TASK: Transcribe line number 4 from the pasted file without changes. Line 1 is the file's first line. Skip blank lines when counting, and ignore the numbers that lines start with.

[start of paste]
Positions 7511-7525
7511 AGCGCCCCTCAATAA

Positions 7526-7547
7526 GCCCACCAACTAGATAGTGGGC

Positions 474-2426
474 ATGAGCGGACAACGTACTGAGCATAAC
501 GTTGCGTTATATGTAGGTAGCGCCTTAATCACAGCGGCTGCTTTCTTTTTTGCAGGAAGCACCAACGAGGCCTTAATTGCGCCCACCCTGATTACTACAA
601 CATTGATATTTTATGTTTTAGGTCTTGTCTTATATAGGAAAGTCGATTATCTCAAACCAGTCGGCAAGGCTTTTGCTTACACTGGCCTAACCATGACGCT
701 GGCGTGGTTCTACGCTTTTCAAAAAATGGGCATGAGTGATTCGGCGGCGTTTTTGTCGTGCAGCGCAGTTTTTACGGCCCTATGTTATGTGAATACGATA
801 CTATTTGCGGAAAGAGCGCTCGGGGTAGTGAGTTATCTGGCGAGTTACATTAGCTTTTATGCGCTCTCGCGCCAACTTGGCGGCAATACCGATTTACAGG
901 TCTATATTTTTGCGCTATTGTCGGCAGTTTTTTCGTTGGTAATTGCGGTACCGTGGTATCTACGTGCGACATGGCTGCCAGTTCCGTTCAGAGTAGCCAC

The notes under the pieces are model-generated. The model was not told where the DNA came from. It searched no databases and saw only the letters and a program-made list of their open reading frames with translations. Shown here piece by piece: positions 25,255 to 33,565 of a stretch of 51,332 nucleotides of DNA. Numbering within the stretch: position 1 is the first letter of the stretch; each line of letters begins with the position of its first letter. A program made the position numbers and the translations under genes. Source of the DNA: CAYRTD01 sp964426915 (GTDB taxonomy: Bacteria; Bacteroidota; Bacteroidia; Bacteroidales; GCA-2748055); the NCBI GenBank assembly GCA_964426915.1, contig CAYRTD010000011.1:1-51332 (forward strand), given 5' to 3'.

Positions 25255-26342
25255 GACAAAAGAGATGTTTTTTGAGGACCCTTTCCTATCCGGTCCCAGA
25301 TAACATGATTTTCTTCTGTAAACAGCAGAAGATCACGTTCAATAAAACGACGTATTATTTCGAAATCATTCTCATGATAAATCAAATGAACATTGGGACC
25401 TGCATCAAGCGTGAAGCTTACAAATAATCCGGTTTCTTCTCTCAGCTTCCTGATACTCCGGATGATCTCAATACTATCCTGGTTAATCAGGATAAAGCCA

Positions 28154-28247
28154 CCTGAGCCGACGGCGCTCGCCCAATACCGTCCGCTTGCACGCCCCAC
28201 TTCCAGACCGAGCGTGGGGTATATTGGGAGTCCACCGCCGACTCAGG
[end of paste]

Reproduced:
7526 GCCCACCAACTAGATAGTGGGC